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William Friedkin, Tobe Hooper discuss 'The Texas Chain Saw Massacre'

Filmmakers William Friedkin and Tobe Hooper discuss Hooper's horror classic "The Texas Chain Saw Massacre"
40th anniversary restoration of "The Texas Chain Saw Massacre" now playing in L.A.
'It's a very powerful experience. It transcends the genre,' William Friedkin says of 'Texas Chain Saw'

“The Texas Chain Saw Massacre” is a work of such raw power that it has attained a status that's rare for any film — or work of art. Made by unknowns in Texas for an initial budget of only $60,000, it would go on to be a worldwide phenomenon after its release in 1974.

So it was that on Monday night in Los Angeles, William Friedkin, who as director of “The Exorcist” knows a thing or two about shocking cinema, prepared a packed house at the Vista theater for what was soon to unfold.

In celebration of the film’s 40th anniversary, Friedkin introduced the film’s director, Tobe Hooper, for a nearly hourlong conversation before a screening of a recent restoration. The film, the story of a group of young friends who fall prey to a family of crazed, grotesque cannibals, is touched by a sense of pure frenzy. The movie that turned the horror world upside-down for the way its low-budget looks made the gruesome events onscreen seem all too real has lost none of its abilities to startle and disturb in the subsequent decades. 

The event was a fundraiser for local film organization the Cinefamily to help underwrite its ambitious monthlong “Nightmare City” program this October. Demand for tickets to the Friedkin/Hooper event was such that it was moved from the Cinefamily’s home on Fairfax Avenue to the bigger Vista.

Friedkin was greeted with a standing ovation and, after a few brief remarks, introduced Hooper, who likewise received a standing ovation.

The two made for an amusing conversation, as Friedkin’s outsized personality played in contrast to Hooper’s low-key Texas reserve.

“Would you believe it? He’s actually younger than me,” the irrepressible 78-year-old Friedkin asked regarding the 71-year-old Hooper at one point.

Friedkin added, “If you were in a room of 5,000 people, he would be among the last five you would think would be the guy who directed 'The Texas Chain Saw Massacre.' I’ve known Tobe since he made the film, and he’s one of the sweetest, nicest guys I’ve ever known. So I often wonder where this stuff comes from.”

Hooper spoke of how he first heard of Ed Gein — the gruesome Wisconsin killer who was also an inspiration for films such as “Psycho” and “The Silence of the Lambs” — as a boy. And as much as he enjoyed horror movies, Hooper also cited  the influence of “Godzilla” movies and John Frankenheimer’s psychological thriller “Seconds” as formative films as well.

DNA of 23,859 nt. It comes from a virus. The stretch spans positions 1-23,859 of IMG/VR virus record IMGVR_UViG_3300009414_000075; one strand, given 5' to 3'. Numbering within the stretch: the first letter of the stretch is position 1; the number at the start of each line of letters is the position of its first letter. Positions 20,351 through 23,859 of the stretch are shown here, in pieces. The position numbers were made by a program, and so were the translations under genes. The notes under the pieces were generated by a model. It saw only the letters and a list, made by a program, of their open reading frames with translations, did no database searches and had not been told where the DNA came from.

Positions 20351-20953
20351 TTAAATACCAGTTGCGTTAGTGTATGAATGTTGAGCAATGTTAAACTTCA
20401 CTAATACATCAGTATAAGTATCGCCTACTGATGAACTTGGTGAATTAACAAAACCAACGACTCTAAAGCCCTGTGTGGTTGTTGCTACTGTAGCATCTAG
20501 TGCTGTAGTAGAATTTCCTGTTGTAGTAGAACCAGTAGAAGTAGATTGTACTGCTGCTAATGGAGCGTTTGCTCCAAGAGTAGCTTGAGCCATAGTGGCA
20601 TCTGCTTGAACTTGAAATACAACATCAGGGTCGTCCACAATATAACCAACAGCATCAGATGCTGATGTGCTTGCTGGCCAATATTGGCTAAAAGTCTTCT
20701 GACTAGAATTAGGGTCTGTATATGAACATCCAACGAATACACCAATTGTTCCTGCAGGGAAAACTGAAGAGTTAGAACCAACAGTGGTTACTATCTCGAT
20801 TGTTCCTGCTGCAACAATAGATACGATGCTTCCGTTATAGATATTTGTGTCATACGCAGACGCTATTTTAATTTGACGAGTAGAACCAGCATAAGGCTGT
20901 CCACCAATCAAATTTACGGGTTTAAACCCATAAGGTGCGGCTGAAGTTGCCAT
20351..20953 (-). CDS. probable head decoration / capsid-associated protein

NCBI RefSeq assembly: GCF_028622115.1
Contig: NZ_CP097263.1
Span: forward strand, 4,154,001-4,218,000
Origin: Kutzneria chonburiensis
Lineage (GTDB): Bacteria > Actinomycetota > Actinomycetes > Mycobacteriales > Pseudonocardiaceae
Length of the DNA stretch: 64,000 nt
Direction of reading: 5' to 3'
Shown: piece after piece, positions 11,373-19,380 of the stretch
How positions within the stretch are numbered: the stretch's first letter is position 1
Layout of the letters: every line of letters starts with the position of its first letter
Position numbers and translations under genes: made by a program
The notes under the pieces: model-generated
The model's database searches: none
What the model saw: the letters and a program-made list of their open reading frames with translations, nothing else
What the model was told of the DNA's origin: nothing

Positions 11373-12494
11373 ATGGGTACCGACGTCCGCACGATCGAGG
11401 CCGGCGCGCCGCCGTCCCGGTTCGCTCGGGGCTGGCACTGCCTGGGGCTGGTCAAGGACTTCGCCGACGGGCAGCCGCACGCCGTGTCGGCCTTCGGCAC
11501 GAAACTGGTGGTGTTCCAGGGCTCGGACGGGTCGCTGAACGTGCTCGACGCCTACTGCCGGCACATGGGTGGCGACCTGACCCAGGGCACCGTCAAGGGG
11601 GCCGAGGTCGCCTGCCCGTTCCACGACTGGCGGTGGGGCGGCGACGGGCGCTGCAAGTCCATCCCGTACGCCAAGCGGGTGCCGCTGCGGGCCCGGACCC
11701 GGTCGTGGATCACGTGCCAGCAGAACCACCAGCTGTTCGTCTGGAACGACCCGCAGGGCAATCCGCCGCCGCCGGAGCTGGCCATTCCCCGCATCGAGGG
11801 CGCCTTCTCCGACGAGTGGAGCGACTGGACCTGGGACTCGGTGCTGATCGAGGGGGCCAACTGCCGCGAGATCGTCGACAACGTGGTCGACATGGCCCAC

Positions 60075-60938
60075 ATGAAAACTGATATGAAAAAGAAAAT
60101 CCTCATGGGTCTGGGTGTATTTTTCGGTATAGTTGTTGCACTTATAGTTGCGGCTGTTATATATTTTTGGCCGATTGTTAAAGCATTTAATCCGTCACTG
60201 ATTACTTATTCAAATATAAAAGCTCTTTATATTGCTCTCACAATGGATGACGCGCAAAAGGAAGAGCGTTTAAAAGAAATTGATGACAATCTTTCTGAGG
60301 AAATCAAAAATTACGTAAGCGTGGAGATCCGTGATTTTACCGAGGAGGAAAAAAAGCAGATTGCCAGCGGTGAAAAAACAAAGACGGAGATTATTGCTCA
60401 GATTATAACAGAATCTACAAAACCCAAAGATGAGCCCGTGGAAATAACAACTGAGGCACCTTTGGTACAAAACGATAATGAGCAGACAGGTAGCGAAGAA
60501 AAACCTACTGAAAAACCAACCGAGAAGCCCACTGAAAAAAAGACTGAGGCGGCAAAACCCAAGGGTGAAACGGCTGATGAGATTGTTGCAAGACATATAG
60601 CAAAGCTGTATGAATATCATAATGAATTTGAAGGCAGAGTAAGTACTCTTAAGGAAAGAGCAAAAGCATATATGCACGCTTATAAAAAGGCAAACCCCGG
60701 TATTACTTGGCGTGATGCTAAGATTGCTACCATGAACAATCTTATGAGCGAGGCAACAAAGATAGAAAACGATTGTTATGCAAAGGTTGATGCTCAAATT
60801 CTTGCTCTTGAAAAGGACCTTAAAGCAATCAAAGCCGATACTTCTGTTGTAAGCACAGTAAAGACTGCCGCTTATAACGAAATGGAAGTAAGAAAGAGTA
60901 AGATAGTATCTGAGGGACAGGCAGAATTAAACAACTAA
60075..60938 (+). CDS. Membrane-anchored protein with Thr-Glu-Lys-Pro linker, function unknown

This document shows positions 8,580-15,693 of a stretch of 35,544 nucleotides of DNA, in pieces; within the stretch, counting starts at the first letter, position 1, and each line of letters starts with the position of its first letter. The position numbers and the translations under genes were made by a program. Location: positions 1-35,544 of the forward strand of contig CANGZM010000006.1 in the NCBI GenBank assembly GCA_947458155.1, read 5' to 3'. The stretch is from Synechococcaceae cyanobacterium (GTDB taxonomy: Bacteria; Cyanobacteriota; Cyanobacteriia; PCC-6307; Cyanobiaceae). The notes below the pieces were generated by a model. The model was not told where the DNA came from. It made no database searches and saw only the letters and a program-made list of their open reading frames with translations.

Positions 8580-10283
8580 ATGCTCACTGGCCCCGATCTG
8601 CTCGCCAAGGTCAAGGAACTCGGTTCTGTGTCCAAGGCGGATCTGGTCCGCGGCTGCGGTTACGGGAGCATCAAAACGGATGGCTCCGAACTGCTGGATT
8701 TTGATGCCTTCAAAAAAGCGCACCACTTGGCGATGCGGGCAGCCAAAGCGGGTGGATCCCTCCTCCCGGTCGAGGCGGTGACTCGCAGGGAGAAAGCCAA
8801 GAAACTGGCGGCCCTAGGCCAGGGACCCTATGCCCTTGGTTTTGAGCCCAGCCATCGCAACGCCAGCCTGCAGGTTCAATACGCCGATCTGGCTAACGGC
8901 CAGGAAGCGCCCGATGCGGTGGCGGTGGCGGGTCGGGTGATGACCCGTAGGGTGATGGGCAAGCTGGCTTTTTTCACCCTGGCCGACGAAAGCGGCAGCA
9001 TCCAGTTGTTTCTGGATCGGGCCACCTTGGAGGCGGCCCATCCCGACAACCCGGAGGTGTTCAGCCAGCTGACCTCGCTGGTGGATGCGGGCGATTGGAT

Hooper more than once came back to the idea that in a lot of films it is as if the lives of the characters begin as the movie starts. So instead he wanted audiences “to fall into something already in progress. And, you know, it’s a bad day for everybody.”

“It’s also just about how damn strong women are,” Hooper added, referring to the resilent character played by Marilyn Burns. “She’s just not going to die.”

At one point, Friedkin provocatively asked, “Do you think this is a work of art?”

Hooper first asked, “Should I be modest?” before responding with a salty confirmation, "It's a ... work of art."

Friedkin noted he had exchanged emails about the film with director Nicolas Winding Refn, who introduced the "Chain Saw” restoration at this year’s Cannes Film Festival. Among the more intriguing things Hooper also said about the film was that he purposefully pitted his actors against one another behind-the-scenes to raise tensions among them onscreen and that he kept Gunnar Hansen, the actor who played the now-iconic character of Leatherface, away from the others so that the close-ups of their initial reactions would be genuine.

Also, while working on the story — the screenplay is credited to Hooper and Kim Henkel — Hooper said he listened to the unlikely pair of albums of Elton John's "Goodbye Yellow Brick Road" and Lou Reed's "Berlin." 

Before the film began — the restoration is beautifully done, by the way, even for such a grisly movie — Friedkin compared it to the local hamburger chain, Umami Burger, in that it has some mystery ingredient that makes it different and special.

“No 3-D, no CGI, welcome to this Umami Burger of a movie,” Friedkin said. “If you haven’t seen it, you will be unable to not give yourself to it. It is a very powerful experience. It transcends the genre.”

The restoration of “The Texas Chain Saw Massacre” will screen at Cinefamily throughJuly 30. For more information, go to cinefamily.org.

Follow Mark Olsen on Twitter: @IndieFocus

 

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